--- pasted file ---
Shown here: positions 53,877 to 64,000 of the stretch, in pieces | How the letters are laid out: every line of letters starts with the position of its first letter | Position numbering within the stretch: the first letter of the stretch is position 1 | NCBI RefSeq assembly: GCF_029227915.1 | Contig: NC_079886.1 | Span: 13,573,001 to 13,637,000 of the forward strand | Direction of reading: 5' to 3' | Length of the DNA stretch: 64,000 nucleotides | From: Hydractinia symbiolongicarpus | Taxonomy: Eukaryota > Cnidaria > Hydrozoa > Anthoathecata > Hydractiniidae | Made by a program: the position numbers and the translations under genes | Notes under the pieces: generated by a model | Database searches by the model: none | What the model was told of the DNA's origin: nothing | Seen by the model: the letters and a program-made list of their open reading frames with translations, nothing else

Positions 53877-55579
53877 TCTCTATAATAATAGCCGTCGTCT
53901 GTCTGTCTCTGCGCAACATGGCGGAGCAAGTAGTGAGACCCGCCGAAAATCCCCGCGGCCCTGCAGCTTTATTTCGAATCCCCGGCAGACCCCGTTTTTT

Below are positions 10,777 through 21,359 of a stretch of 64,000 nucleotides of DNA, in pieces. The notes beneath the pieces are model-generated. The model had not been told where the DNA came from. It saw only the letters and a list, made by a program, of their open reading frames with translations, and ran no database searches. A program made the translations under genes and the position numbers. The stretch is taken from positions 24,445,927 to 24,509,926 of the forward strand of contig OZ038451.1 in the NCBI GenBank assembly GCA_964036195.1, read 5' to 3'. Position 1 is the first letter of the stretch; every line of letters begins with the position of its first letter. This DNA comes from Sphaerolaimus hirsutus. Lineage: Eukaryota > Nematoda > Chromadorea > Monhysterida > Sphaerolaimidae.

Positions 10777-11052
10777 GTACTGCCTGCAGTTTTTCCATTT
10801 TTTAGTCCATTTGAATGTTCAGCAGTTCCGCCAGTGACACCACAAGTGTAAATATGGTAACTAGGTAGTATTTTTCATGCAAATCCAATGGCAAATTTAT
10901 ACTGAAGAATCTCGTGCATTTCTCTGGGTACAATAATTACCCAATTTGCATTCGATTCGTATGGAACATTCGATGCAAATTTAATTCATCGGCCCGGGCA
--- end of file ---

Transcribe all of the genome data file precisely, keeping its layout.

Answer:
Shown here: positions 53,877 to 64,000 of the stretch, in pieces | How the letters are laid out: every line of letters starts with the position of its first letter | Position numbering within the stretch: the first letter of the stretch is position 1 | NCBI RefSeq assembly: GCF_029227915.1 | Contig: NC_079886.1 | Span: 13,573,001 to 13,637,000 of the forward strand | Direction of reading: 5' to 3' | Length of the DNA stretch: 64,000 nucleotides | From: Hydractinia symbiolongicarpus | Taxonomy: Eukaryota > Cnidaria > Hydrozoa > Anthoathecata > Hydractiniidae | Made by a program: the position numbers and the translations under genes | Notes under the pieces: generated by a model | Database searches by the model: none | What the model was told of the DNA's origin: nothing | Seen by the model: the letters and a program-made list of their open reading frames with translations, nothing else

Positions 53877-55579
53877 TCTCTATAATAATAGCCGTCGTCT
53901 GTCTGTCTCTGCGCAACATGGCGGAGCAAGTAGTGAGACCCGCCGAAAATCCCCGCGGCCCTGCAGCTTTATTTCGAATCCCCGGCAGACCCCGTTTTTT

Below are positions 10,777 through 21,359 of a stretch of 64,000 nucleotides of DNA, in pieces. The notes beneath the pieces are model-generated. The model had not been told where the DNA came from. It saw only the letters and a list, made by a program, of their open reading frames with translations, and ran no database searches. A program made the translations under genes and the position numbers. The stretch is taken from positions 24,445,927 to 24,509,926 of the forward strand of contig OZ038451.1 in the NCBI GenBank assembly GCA_964036195.1, read 5' to 3'. Position 1 is the first letter of the stretch; every line of letters begins with the position of its first letter. This DNA comes from Sphaerolaimus hirsutus. Lineage: Eukaryota > Nematoda > Chromadorea > Monhysterida > Sphaerolaimidae.

Positions 10777-11052
10777 GTACTGCCTGCAGTTTTTCCATTT
10801 TTTAGTCCATTTGAATGTTCAGCAGTTCCGCCAGTGACACCACAAGTGTAAATATGGTAACTAGGTAGTATTTTTCATGCAAATCCAATGGCAAATTTAT
10901 ACTGAAGAATCTCGTGCATTTCTCTGGGTACAATAATTACCCAATTTGCATTCGATTCGTATGGAACATTCGATGCAAATTTAATTCATCGGCCCGGGCA